Review of David J. Rudolph / A Jew to the Jews

My review is now on Themelios. I’ve also included the full text below:

David J. Rudolph. A Jew to the Jews: Jewish Contours of Pauline Flexibility in 1 Corinthians 9:19–23. Wissenschaftliche Untersuchungen zum Neuen Testament 2.304. Tübingen: Mohr Siebeck, 2011. xii + 290 pp. £69.00/$137.50.

In 1 Cor 9:19-23, Paul seems to wear his Jewishness very lightly. He claims, for example, that he is not “under the law” and that he “became as a Jew” in order to win Jews. These claims are often cited as evidence that Paul was indifferent to Jewish identity and Torah observance. David Rudolph’s monograph seeks to demonstrate that this “consensus” reading of 1 Cor 9:19-23 cannot be sustained. Rudolph’s primary aim is to demonstrate “that scholars overstate their case when they maintain that 1 Cor 9:19-23 is incompatible with a Torah-observant Paul.” As a secondary aim, Rudolph also seeks to show “how one might understand 1 Cor 9:19-23 as the words of a law-abiding Jew” (p. 19).

In part I (chs. 2-4), Rudolph aims to destabilise the consensus reading of 1 Cor 9:19-23. Chapter 2 deals with intertextual issues. He first argues that key texts often used to support the idea that Paul’s Jewishness is erased or inconsequential in Christ (esp. Acts 16:3; Rom 14; 1 Cor 7:19; 10:32; Gal 1:13; 2:14; 3:28; 5:6; 6:15; Phil 3:8) do not clearly support this idea. Rather, the texts can be interpreted to mean that Paul’s Jewishness is less important than his belonging to Christ. Rudolph then examines other key texts (esp. Acts 21:17-26) which suggest that Paul viewed Jewishness as a distinct “calling in Christ”. Chapter 3 examines 1 Cor 8:1-11:1, arguing that Paul’s whole approach to idol-food fits well within the bounds of Torah-observant Judaism. Paul was not indifferent to idol-food; he simply took a more nominalist Jewish position (what matters is a person’s intention in eating) as opposed to a realist position (idol food is intrinsically dangerous). Paul’s instructions can, in fact, be read as a contextualised application of the apostolic decree (Acts 15). Chapter 4 discusses 9:19-23 directly. He first argues that Paul’s “all things to all people” discourse is consistent with the Jewish practice of accommodation in table-fellowship. Although there was variation in the interpretation of food-laws amongst first-century Jews, there is also ample evidence that many Jews were willing and able to share meals with others (stricter Jews, less strict Jews and Gentiles) without compromising their own purity. Rudolph then examines individual phrases within 9:19-23, showing that they are compatible with the view that Paul was a Torah-observant Jew. For example, the phrase “under the law” does not necessarily mean “under the authority of the Mosaic law”; it might simply refer to those who live according to a strict Pharisee-like interpretation of the law.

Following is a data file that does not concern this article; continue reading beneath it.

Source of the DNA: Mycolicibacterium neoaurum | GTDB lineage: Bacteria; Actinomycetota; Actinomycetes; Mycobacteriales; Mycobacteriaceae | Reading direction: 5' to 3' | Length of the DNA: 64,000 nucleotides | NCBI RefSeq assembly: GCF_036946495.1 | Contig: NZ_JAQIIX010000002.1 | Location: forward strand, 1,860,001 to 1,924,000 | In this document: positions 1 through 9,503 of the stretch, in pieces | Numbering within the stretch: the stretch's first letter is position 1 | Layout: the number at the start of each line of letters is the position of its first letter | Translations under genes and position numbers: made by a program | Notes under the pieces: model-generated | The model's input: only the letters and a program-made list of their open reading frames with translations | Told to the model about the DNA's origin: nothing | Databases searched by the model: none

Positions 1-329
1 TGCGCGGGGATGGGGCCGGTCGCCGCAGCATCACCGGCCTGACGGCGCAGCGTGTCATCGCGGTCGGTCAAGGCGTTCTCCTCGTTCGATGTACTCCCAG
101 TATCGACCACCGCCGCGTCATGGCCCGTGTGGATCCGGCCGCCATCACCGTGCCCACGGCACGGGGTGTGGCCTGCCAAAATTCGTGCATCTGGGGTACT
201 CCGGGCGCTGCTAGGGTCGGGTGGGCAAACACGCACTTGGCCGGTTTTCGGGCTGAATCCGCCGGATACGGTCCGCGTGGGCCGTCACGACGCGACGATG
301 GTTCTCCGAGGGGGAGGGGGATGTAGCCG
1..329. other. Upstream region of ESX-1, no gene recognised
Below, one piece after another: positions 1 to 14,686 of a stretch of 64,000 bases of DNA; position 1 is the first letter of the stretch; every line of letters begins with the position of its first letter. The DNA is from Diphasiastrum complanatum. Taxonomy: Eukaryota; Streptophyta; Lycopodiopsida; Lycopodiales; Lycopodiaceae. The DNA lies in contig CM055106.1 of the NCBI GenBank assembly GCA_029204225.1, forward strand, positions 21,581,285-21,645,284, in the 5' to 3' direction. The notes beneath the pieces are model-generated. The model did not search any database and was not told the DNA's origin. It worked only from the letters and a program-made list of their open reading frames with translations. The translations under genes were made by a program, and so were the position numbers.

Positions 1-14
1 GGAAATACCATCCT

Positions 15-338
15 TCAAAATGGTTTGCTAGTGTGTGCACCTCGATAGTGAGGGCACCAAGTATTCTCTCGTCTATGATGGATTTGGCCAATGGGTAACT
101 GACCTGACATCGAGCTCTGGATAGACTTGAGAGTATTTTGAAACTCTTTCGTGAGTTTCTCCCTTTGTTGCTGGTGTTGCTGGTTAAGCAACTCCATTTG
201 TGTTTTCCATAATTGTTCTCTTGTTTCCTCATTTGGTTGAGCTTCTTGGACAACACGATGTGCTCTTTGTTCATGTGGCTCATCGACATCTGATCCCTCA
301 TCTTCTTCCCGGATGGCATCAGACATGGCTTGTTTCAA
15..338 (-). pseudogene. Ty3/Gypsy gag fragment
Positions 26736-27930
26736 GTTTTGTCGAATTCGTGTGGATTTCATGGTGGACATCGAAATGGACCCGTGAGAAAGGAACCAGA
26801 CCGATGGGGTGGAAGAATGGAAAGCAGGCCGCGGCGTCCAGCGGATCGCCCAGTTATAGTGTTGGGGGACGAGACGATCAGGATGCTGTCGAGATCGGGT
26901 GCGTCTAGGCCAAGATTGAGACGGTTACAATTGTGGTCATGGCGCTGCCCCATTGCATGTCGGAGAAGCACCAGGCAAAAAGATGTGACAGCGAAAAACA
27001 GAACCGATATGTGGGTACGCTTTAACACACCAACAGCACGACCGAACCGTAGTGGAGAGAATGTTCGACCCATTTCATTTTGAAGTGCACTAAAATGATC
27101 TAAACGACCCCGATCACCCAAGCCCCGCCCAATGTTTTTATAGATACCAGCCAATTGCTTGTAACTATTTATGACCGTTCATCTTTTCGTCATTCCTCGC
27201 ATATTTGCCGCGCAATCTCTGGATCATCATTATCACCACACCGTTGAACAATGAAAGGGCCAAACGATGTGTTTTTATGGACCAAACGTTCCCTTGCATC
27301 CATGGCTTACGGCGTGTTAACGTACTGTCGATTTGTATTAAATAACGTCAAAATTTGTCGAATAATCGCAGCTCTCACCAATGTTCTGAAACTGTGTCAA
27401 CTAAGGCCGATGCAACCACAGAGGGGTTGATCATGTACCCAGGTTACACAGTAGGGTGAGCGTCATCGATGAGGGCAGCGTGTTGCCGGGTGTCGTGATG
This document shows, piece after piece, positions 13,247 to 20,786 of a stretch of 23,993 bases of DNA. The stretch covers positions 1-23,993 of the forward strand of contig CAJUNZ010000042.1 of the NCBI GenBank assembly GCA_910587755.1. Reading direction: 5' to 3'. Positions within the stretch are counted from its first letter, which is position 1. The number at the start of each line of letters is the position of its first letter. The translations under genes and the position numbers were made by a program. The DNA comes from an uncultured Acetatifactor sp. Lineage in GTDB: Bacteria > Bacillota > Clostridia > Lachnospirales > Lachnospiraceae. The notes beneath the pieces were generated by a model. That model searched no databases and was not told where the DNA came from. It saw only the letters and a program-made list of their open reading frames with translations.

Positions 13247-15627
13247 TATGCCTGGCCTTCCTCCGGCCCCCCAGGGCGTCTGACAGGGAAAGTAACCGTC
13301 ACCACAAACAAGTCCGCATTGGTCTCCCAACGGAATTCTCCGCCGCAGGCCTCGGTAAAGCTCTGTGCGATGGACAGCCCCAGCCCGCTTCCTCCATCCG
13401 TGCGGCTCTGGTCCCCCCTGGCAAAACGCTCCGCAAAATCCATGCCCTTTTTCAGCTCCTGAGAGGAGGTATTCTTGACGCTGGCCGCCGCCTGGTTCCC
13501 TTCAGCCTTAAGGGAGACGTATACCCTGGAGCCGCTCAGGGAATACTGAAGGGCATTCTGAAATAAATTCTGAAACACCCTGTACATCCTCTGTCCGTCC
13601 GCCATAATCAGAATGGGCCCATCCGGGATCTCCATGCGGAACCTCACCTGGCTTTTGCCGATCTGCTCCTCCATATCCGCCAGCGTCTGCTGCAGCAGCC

Chapter 5 offers his proposed interpretation of 9:19-23. Paul is a Torah-observant Jew who does not personally violate the biblical dietary laws, and he is as “strict” about his Torah-observance as the Pharisees. Paul imitates the gospel-tradition concerning Christ’s accommodation towards others and open table-fellowship. Thus, when Paul claims that he “became like a Jew”, he means that he received the hospitality of various kinds of Jewish hosts. He did not adopt a chameleon-like approach to Jewish identity and practice.

Rudolph’s most interesting contribution is his formulation of Jewish identity as a distinct “calling in Christ” (pp. 75-88). On the one hand, Paul did not view Jewish Torah-observance as a means of eschatological salvation. On the other hand, Jewishness is not erased or inconsequential in Christ. Rather, for Paul, Jewish Torah-observance is a distinct “calling” or a “vocation” within a more fundamental Christian identity (7:19). The Mosaic law, therefore, applies to Jewish Christians and Gentile Christians in different ways. Paul understood this difference; hence he lived consistently as a Jew, but never insisted that Gentile converts do the same. This nuanced formulation of Paul’s Jewish identity undergirds the cohesiveness of Rudolph’s entire thesis. It also helps to integrate Paul’s letters with evidence from other sources, for example, the story of Paul’s law-observant actions in the temple in Acts 21:17-26 (pp. 53-57). Furthermore, it has significant implications for other important areas of discussion, such as Paul’s view of male-female distinction in Christ (e.g., p. 31), Paul’s reliance on Jesus-traditions (e.g., pp. 179-90), and the role of Paul’s letters in Jewish-Christian dialogue (e.g., p. 211).

However, Rudolph’s presentation of Torah-observance as a “calling in Christ” also raises significant unresolved tensions concerning the role of the Mosaic law in Paul’s theology. When discussing the law, Rudolph focuses almost entirely on questions of halakhah—that is, how did Paul live day by day, and how did he expect others to live? Yet apart from a brief discussion of the ambiguity of the phrase “under the law” (pp. 154-59), Rudolph does not adequately deal with the soteriological implications of Paul’s use of the word “law”. He tends to skim past Paul’s frequent (often negative) utterances concerning the relationship of the law to eschatological blessing and salvation. However, most expressions of the “consensus view” Rudolph is seeking to oppose are written in the context of these soteriological considerations. Ultimately, then, if Rudolph’s thesis is to be convincing, it needs to be integrated and reconciled with a more comprehensive understanding of Paul’s view of the Mosaic law, particularly its relationship to salvation in Christ.

Lionel Windsor
Durham University
Durham, England, UK